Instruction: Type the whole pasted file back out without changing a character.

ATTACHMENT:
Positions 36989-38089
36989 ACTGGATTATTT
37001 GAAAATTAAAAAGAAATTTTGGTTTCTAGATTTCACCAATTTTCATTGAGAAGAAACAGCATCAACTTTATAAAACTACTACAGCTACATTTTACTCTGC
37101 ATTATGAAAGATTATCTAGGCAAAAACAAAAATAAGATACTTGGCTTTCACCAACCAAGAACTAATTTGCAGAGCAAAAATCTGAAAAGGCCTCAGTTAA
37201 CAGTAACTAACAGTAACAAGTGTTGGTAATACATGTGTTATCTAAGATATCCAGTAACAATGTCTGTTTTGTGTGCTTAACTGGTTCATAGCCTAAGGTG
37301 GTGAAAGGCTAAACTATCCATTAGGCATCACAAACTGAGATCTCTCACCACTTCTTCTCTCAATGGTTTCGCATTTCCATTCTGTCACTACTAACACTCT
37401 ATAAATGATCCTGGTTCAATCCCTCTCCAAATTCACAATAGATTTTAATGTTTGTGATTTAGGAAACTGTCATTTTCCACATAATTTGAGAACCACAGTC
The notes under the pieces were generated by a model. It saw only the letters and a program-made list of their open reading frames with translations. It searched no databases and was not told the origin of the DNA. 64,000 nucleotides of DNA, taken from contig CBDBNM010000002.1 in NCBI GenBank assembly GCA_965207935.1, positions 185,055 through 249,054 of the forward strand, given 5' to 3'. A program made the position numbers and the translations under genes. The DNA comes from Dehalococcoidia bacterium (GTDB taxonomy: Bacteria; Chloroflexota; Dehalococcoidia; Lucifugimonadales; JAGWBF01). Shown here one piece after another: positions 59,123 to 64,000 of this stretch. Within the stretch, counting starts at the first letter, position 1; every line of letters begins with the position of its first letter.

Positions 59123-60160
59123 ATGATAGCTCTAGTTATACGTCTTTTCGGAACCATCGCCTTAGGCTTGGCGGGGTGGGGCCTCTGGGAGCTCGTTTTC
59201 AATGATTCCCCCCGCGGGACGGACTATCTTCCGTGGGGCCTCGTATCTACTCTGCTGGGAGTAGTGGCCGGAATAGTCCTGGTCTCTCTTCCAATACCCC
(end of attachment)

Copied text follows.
Positions 36989-38089
36989 ACTGGATTATTT
37001 GAAAATTAAAAAGAAATTTTGGTTTCTAGATTTCACCAATTTTCATTGAGAAGAAACAGCATCAACTTTATAAAACTACTACAGCTACATTTTACTCTGC
37101 ATTATGAAAGATTATCTAGGCAAAAACAAAAATAAGATACTTGGCTTTCACCAACCAAGAACTAATTTGCAGAGCAAAAATCTGAAAAGGCCTCAGTTAA
37201 CAGTAACTAACAGTAACAAGTGTTGGTAATACATGTGTTATCTAAGATATCCAGTAACAATGTCTGTTTTGTGTGCTTAACTGGTTCATAGCCTAAGGTG
37301 GTGAAAGGCTAAACTATCCATTAGGCATCACAAACTGAGATCTCTCACCACTTCTTCTCTCAATGGTTTCGCATTTCCATTCTGTCACTACTAACACTCT
37401 ATAAATGATCCTGGTTCAATCCCTCTCCAAATTCACAATAGATTTTAATGTTTGTGATTTAGGAAACTGTCATTTTCCACATAATTTGAGAACCACAGTC
The notes under the pieces were generated by a model. It saw only the letters and a program-made list of their open reading frames with translations. It searched no databases and was not told the origin of the DNA. 64,000 nucleotides of DNA, taken from contig CBDBNM010000002.1 in NCBI GenBank assembly GCA_965207935.1, positions 185,055 through 249,054 of the forward strand, given 5' to 3'. A program made the position numbers and the translations under genes. The DNA comes from Dehalococcoidia bacterium (GTDB taxonomy: Bacteria; Chloroflexota; Dehalococcoidia; Lucifugimonadales; JAGWBF01). Shown here one piece after another: positions 59,123 to 64,000 of this stretch. Within the stretch, counting starts at the first letter, position 1; every line of letters begins with the position of its first letter.

Positions 59123-60160
59123 ATGATAGCTCTAGTTATACGTCTTTTCGGAACCATCGCCTTAGGCTTGGCGGGGTGGGGCCTCTGGGAGCTCGTTTTC
59201 AATGATTCCCCCCGCGGGACGGACTATCTTCCGTGGGGCCTCGTATCTACTCTGCTGGGAGTAGTGGCCGGAATAGTCCTGGTCTCTCTTCCAATACCCC